More and more businesses are speaking to the CBI about the need for urgent action to address the cost of childcare provision in the UK. That cost is one of the highest in the OECD. It’s forcing too many parents to give up work when they choose to start a family. And thousands more are prevented from taking on more hours of paid employment due to childcare issues.
Not only do firms care about their employees suffering this financial and emotional stress, it’s also losing them valuable talent and expertise – and that means many of them are missing out on opportunities to grow.
“Effective and affordable childcare is vital to ensuring a productive, engaged and inclusive workforce. We are keenly aware that the exorbitant cost and limited availability of childcare prevents many talented candidates from returning to the labour market and causes significant stress and loss of productivity for those who do.”
That’s the opinion of engineering firm Buro Happold – and it’s shared by many.
Businesses that can afford to are going beyond their statutory requirements to support working parents
Employers know they play an important role in creating inclusive workplaces that ensure all talent can progress. Many are working hard to support working parents with flexible working policies – Zurich, for example, is now advertising all roles as either part-time, full-time or job share. Others are improving their enhanced maternity and paternity leave and pay packages – like Aviva, which has introduced equal parental leave to all employees with six months at full basic pay.
Others are providing childcare grants. Sony Music, for example, recently announced that it will offer grants to support their employees in paying for childcare to improve productivity, boost talent acquisition and crucially allow women to keep working once they become a parent. With funding correlating with employee salaries, lower and middle earners can claim up to £15,000 per year towards childcare costs during working hours.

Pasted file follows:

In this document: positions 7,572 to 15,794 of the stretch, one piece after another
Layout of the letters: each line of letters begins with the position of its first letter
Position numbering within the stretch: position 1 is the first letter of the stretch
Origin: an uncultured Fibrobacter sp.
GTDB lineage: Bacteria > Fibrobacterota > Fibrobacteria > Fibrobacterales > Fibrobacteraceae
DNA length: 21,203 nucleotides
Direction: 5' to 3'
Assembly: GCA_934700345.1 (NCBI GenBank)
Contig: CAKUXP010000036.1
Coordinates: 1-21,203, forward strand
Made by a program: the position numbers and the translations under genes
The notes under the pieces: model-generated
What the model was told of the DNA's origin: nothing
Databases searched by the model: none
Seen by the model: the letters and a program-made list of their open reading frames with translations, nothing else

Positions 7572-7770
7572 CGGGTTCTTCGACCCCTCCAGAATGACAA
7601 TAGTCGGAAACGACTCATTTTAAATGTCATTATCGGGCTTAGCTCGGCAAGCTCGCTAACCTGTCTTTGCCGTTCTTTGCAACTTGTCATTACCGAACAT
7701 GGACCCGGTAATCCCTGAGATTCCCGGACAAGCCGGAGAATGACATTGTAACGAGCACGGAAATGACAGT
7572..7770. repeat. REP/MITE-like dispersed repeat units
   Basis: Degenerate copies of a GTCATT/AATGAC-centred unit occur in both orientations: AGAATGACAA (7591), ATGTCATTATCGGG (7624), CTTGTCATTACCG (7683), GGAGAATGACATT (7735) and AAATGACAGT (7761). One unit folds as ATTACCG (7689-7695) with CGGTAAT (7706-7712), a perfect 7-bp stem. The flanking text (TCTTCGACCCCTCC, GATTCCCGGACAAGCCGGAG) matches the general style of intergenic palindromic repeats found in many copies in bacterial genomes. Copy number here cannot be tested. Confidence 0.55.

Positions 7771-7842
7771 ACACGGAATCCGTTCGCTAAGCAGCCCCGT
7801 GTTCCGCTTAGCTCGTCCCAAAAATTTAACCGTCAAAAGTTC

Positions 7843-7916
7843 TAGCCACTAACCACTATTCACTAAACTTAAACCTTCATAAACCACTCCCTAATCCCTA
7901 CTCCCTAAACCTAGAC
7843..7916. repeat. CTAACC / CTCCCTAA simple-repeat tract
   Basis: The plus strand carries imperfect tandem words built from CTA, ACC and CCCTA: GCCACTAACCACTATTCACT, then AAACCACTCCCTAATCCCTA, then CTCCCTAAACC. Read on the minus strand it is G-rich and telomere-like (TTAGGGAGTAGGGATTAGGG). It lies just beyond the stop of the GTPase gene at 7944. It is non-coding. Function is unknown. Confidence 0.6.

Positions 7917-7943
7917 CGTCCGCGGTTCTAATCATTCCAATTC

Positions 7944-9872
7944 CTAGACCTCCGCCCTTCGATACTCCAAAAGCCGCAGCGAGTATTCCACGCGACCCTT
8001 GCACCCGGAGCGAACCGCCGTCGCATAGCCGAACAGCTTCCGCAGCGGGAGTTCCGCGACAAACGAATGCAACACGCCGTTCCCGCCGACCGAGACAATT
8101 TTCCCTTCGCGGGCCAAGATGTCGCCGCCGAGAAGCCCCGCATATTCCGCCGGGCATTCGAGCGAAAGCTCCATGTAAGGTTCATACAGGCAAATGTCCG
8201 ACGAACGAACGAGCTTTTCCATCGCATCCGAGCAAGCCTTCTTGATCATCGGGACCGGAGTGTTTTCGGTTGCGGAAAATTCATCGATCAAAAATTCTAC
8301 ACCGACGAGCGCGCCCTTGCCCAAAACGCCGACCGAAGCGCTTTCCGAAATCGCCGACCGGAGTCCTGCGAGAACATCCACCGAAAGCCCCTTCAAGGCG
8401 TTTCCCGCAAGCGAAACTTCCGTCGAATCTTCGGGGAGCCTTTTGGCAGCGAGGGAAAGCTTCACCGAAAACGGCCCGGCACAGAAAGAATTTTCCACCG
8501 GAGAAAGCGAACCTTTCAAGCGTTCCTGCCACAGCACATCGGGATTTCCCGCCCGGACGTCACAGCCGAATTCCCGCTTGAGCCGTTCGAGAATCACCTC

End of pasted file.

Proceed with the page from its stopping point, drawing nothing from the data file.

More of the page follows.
But government can do much more to support their efforts
Not every firm can afford to go above and beyond in how they support working parents – especially against a backdrop of rising costs. It’s also easier for some sectors and industries to offer flexibility than others, especially when it comes to working from home.
Businesses can’t be expected to solve this crisis in childcare on their own.
With the government already seriously looking at what they can do to reduce the high levels of economic inactivity in the UK, reforms to childcare should come high on their to-do list. And there are four things we believe they can do to address the affordability, accessibility and quality of childcare:
1) Announce an independent review of the UK’s childcare system – looking to reduce cost for parents, maintain high quality provision and create a sustainable funding and employment model.
2) Increase funding to the existing system so it reflects the true cost of service provision.
3) Extend existing provision for 3- and 4-year-olds to all 1- and 2-year-olds, taking into account their specific needs.
4) Change the Universal Credit system, so that childcare support is paid up front rather than in arrears to address the way that prohibitive childcare costs prevent parents from working or taking on more hours.
These proposals were included in the CBI’s submission to the Treasury ahead of the Spring Budget on 15 March. It continues the CBI’s call for the government to take long overdue action to tackle labour and skills shortages – two of the most common reasons why firms are struggling to grow.
Read more from our economists in this briefing on the potential impact of reform.